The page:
The Marabout, angry at being made to look foolish, then challenged Robert-Houdin to a duel and, using impeccable logic, he demanded the right to fire first – after all, didn’t the infidel claim to be invincible? Sheikh Bou Allem was furious that a guest of his should be treated in such a manner, but Robert-Houdin accepted the challenge. This was not a development that he had prepared for, but the former clockmaker was able to think on his feet, and convinced the Marabout that the time of the duel should be put back to eight o’clock the following morning – he claimed he needed to pray and meditate to ready his powers for the challenge (and he had left his magic talisman in Algiers).

The following morning Robert-Houdin went to the town square, to be greeted by the entire population of the village. The guns were powdered by the Marabout, and Robert-Houdin was given a choice of bullets. Two were chosen and loaded along with the paper wadding used for flintlock pistols. As they stood 15 paces apart, the Marabout fired first – and was amazed to see his foe still standing. Even worse, he was smiling.

As Robert-Houdin’s grin broadened it could be seen that he had caught the lead bullet between his teeth! At this point the Marabout was surely fearful for his life. Imagine his surprise when the Frenchman took careful aim and, instead of shooting the man, deliberately fired into a nearby wall, from which blood began to drip! (a fact attested to by those who rushed to the wall and even tasted the blood). This was the final nail in the coffin of the uprising. The rebels were by now firmly convinced that the French possessed far greater magicians and wizards than they did, and that any attempt to fight them would surely be doomed to failure.

The scroll Robert-Houdin received in recognition of his services is still on display in the American Museum of Magic in Marshall, Missouri. He wrote this and many other tales into his memoirs, The king of the conjurers (1859). The book became required reading for many aspiring magicians, and for one of them its effect was profound.

Young magician Erich Weiss, who was born in Hungary but whose parents moved to Wisconsin when he was four, was so impressed by the French conjurer’s feats that Robert-Houdin at once became his hero, to the point where he even based his stage name on the French master – and thus was Harry Houdini born. Robert-Houdin died in 1871, but he has been truthfully referred to as the father of modern magic.

So, that’s how one retired magician averted a war in Algeria in 1856 – a case of brilliant conjuring versus supposedly real magic. But some of you are probably feeling cheated – what about the real thing?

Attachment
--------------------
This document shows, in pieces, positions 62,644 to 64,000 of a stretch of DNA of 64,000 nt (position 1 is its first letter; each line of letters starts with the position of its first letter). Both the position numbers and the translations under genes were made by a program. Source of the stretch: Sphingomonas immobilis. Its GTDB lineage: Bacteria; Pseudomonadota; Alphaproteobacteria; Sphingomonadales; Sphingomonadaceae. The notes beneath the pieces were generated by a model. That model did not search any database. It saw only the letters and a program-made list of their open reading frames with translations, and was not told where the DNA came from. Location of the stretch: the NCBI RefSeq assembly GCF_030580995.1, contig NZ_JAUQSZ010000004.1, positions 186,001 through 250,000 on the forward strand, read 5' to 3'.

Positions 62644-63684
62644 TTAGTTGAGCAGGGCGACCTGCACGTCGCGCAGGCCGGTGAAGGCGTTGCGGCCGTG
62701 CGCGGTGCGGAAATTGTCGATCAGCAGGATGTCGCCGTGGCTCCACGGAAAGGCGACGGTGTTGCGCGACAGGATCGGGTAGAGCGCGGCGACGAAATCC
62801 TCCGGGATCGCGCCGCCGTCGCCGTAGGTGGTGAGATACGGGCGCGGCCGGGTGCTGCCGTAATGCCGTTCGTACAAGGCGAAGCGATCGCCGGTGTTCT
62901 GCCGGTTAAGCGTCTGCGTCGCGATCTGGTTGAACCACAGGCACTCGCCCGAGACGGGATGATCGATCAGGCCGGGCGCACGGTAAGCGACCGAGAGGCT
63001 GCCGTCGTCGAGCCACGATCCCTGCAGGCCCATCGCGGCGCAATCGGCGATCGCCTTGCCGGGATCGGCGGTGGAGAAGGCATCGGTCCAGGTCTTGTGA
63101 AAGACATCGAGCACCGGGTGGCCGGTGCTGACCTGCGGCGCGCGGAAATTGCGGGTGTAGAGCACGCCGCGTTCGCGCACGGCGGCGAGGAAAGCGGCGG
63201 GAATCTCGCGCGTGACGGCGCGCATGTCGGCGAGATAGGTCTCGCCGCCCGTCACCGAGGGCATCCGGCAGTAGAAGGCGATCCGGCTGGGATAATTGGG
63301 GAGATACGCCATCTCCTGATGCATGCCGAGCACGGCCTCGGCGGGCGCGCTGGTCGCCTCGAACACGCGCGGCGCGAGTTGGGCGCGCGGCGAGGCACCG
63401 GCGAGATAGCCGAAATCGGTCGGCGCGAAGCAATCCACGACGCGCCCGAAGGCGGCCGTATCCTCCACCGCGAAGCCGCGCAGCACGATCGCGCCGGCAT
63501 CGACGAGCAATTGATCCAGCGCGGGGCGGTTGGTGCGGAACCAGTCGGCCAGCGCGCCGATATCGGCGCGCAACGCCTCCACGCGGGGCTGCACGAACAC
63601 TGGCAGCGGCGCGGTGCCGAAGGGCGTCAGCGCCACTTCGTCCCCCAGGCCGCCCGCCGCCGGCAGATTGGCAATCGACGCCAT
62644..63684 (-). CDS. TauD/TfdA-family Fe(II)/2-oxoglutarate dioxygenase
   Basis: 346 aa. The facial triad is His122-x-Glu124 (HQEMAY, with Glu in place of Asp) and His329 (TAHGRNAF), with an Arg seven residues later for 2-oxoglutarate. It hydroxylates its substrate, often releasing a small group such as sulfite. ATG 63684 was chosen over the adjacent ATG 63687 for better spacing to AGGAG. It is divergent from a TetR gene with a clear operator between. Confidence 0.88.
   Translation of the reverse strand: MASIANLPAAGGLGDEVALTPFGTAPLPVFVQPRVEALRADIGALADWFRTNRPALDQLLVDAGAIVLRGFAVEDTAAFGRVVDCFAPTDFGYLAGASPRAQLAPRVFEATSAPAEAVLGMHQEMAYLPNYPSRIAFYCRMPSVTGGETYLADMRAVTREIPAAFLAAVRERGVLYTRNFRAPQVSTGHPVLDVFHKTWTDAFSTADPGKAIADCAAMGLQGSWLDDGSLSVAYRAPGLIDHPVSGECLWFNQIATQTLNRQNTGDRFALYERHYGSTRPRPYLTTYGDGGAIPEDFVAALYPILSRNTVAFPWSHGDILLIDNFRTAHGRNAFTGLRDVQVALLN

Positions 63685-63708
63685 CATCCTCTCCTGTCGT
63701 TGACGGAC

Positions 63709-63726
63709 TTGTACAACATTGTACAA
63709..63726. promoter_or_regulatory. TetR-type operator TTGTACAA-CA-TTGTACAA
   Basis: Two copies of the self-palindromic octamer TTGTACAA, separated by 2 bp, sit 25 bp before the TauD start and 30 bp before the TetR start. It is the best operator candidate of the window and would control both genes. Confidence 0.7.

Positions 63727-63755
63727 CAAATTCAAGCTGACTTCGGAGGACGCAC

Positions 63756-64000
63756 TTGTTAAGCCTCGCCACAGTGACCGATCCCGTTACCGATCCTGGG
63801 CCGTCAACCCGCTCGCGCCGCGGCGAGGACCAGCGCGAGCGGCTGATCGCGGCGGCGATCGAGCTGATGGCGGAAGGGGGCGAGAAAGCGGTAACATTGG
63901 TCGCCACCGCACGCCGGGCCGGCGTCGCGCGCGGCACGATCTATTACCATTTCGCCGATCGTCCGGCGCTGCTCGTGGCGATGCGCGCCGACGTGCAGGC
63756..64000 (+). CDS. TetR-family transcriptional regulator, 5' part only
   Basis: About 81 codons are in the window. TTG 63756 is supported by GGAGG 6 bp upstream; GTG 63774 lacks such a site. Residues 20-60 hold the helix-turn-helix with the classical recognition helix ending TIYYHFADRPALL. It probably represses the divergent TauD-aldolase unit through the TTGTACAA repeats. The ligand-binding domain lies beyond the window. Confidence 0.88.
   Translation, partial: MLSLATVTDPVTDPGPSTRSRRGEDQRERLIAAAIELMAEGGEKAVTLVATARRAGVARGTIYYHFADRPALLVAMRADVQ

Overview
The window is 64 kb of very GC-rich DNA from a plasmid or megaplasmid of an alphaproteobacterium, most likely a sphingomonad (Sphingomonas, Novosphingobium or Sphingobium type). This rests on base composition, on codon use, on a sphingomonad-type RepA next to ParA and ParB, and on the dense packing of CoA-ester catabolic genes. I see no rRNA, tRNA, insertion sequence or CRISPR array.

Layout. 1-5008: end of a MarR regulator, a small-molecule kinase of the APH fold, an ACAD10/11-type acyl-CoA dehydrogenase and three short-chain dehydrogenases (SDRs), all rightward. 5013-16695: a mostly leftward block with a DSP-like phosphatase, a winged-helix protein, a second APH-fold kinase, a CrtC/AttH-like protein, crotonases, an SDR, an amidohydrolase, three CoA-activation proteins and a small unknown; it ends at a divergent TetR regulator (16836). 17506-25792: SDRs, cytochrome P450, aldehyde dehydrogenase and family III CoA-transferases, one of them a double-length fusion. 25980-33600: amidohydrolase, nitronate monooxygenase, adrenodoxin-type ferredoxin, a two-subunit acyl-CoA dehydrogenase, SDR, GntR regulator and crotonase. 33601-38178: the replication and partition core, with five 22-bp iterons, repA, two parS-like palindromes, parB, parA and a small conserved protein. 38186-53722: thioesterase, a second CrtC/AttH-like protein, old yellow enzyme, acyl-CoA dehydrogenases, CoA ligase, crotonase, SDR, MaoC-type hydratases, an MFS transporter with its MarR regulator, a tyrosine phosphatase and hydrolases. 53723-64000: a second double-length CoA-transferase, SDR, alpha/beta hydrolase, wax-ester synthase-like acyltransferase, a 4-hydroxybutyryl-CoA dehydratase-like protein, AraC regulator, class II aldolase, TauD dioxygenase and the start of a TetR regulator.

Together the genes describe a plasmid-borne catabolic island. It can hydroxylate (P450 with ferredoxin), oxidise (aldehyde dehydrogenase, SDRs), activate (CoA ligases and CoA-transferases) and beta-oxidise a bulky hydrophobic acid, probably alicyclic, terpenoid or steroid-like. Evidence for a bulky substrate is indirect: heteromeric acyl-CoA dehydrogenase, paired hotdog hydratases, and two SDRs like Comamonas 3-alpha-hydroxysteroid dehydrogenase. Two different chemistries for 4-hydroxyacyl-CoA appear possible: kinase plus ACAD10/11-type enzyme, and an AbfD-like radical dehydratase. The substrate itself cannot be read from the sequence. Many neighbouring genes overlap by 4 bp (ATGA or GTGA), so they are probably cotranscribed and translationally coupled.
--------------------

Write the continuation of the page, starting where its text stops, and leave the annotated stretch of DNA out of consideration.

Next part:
As Robert-Houdin’s fame spread and the hoped-for rebellion seemed less likely to take place, Sheikh Bou Allem ben Shenfa Bash Aga of the Djendel tribe invited this foreign celebrity to stay with him. The sheikh himself was known to be friendly to the French but the same could not be said for his Marabout who poured derision on every one of Robert-Houdin’s reported feats.

Robert-Houdin performed some small-scale conjuring of the sort that a table-hopping magician in a restaurant today might produce. He made the Sheikh’s rosary disappear and then reappear in a slipper next to the door of the room, a shoe which was subsequently found to be full of coins… and talking of coins, many a five-franc piece was produced from the nose of a spectator that evening. The Marabout announced he could not be deceived, and that he believed in neither the power nor the skill of the Frenchman. The words were spoken from the opposite end of the room. Robert-Houdin commanded the Marabout to close his hand and hold it in front of him. He then feigned the throwing of a coin across the room. When the Marabout opened his hand to find it empty he laughed, believing his opponent had failed. The magician apologised for throwing the coin too hard – in fact, he had thrown it so hard he thought it would be found in the Marabout’s sash – which it was. He apologised once more, saying he had been afraid of damaging the Marabout’s watch with the coin. To be on the safe side, he had called it to him. Opening his hand, Robert-Houdin displayed the poor fellows watch – which he had secretly removed from the Marabout at the start of the evening.

The Marabout, angry at being made to look foolish, then challenged Robert-Houdin to a duel and, using impeccable logic, he demanded the right to fire first – after all, didn’t the infidel claim to be invincible? Sheikh Bou Allem was furious that a guest of his should be treated in such a manner, but Robert-Houdin accepted the challenge. This was not a development that he had prepared for, but the former clockmaker was able to think on his feet, and convinced the Marabout that the time of the duel should be put back to eight o’clock the following morning – he claimed he needed to pray and meditate to ready his powers for the challenge (and he had left his magic talisman in Algiers).

The following morning Robert-Houdin went to the town square, to be greeted by the entire population of the village. The guns were powdered by the Marabout, and Robert-Houdin was given a choice of bullets. Two were chosen and loaded along with the paper wadding used for flintlock pistols. As they stood 15 paces apart, the Marabout fired first – and was amazed to see his foe still standing. Even worse, he was smiling.